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Iqra holds a MSc in Cellular and Molecular Medicine from the University of Ottawa in Ottawa, Canada. She also holds a BSc in Life Sciences from Queen’s University in Kingston, Canada. Currently, she is completing a PhD in Laboratory Medicine and Pathobiology from the University of Toronto in Toronto, Canada. Her research has ranged from across various disease areas including Alzheimer’s disease, myelodysplastic syndrome, bleeding disorders and rare pediatric brain tumors.
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23 comments

  1. Fatimah says:

    Hello what a good news.
    my mother diagnosed with AlS recently and I tried to follow any news regarding this trail. they are doing great work and once I added a comment about the trial and one of the Brainstorm team contacted me personally to answer my enquiries. Stem cells is a great revolution and we hope to get great result an approval soon.

    Fatimah

  2. Mark Bedwell says:

    Since the trail is safe let’s get this approved now please. I have finished the trail and completed it and the worst thing that I have had was a headache. We need to push the FDA to approve this quickly because a lot of people will die if we wait to the end of the trail. Please give us Pals a chance to live. Thank you

  3. Area Man says:

    We know it’s safe. All previous phases proved that. There are no side effects of using your own stem cells, save for a headache if you don’t lie on your back for a couple hours after the intrathecal injection. My god, this is like watching grass grow. There has to be a way to speed up this process and make this treatment available to PALS.

  4. You guys are murderers. This treatment is the only that will save lives and all you care about is money and power. Shame on you! My husband has als 6 years now. How dare you let all of these patients with als go through this devastating disease. You have known it was safe and effective for so long. How do you sleep at night. Do something humane. Let the treatment go public. Do your job. Humanitarians. Right! Becky Monson

  5. Karin says:

    Why can’t we get this fast tracked for approval if its save? What’s the worst that can happen, we might die? All of us Pals are dying anyway.
    By the time this gets approved 1000 of us have lost the fight against ALS.

  6. Gary says:

    This is great news. FDA, please stop injecting sugar water into the 100 patients who are getting the Placebo. This is cruel and a waste of time and money. Give all 200 patients NurOwn and measure their progress. A sample of 200 is better than 100. We do not need to subject 100 “qualified” patients a placebo! Also, let’s open this therapy to “Right to Try”, no more “right to deny”.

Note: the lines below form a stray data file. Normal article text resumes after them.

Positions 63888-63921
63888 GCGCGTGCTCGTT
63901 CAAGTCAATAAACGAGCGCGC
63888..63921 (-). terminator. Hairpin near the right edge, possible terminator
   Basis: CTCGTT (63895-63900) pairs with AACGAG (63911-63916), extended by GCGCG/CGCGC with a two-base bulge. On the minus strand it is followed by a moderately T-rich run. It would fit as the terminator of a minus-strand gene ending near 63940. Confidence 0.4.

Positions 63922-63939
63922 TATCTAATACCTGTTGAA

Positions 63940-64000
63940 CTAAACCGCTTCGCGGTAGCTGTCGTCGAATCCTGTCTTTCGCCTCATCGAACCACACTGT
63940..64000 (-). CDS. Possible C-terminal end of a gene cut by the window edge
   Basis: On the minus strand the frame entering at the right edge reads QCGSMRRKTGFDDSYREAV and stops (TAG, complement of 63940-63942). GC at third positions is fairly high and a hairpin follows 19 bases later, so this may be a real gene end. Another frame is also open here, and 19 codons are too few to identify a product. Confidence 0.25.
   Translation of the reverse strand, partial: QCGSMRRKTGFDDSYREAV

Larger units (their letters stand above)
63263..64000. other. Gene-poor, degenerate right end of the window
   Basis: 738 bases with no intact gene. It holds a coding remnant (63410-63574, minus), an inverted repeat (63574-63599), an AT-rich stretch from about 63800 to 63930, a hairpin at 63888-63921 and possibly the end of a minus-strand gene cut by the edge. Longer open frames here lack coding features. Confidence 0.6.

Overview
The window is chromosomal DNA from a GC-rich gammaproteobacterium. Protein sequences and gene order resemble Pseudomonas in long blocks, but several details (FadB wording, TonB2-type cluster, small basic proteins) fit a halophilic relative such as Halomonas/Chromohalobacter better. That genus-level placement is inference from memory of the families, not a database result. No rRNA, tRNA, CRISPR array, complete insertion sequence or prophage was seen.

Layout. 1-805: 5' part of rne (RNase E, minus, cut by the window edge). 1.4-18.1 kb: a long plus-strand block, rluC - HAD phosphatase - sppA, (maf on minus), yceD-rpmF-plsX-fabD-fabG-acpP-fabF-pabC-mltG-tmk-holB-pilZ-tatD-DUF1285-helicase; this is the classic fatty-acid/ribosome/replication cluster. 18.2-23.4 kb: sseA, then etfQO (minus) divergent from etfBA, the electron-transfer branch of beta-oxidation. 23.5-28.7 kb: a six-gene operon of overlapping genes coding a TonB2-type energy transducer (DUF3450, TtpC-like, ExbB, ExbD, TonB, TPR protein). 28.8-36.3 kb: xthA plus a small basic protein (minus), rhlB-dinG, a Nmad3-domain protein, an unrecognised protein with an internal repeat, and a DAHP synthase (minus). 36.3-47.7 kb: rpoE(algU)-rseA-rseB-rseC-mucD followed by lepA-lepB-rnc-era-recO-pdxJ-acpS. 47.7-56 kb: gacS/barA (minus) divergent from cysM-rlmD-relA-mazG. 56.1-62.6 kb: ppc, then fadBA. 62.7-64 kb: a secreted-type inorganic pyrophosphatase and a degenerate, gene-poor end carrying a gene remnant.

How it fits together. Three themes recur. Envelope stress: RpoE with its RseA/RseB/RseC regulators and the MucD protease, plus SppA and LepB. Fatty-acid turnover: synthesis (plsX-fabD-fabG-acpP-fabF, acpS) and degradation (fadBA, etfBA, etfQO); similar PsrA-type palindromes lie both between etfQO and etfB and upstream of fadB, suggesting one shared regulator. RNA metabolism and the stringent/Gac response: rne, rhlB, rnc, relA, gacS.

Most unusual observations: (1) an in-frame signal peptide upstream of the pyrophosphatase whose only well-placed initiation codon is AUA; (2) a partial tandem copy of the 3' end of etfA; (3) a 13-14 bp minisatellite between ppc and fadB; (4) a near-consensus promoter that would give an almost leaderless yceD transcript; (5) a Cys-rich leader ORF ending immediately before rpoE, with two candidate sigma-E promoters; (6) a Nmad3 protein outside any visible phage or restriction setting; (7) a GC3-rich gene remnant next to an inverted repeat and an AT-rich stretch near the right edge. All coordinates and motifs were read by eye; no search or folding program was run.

7. Jackie says:

    My daughter had just given birth to her second child when she was diagnosed 2 yrs ago please let anyone who wants to try this, her children want their mum back. 😢

  8. Walid Hosny says:

    Hello, I am Egyptian,42 years old, otolaryngologist,ALS patient, diagnosed at April 2019, and the symptoms progress rabidly with me, I hope that I started this new medicine with you as no time to wait till you finished all levels of trials, I hope that you feel what I complain as a ALS patient and as a doctor, please help me, thank you

  9. Pat says:

    Good news thanks.but why we have to wait till the end of 2020 .Als didn’t wait.from now till 2020 thousands of people is going to die.please approve them now ..we all want them now .Als is aggressive deases

  10. Matt Monahan says:

    I have been helping care for my father in law who has been fighting ALS for over three years. Please make this available to help him fight this disease! We would be willing to take it now!

  11. Umit says:

    Is there a study on the estimated number of ALS patients who will die by the end of 2020 ?In an untreated disease, behaving this way is not ethical.

  12. Bob jane says:

    I wish hope and pray the folks behind NurOwn allow doctors all over the world to have the technology so that countless lives could be saved/ improved. Realising money makes the world go round, health of sufferers from als is a worthwhile cause.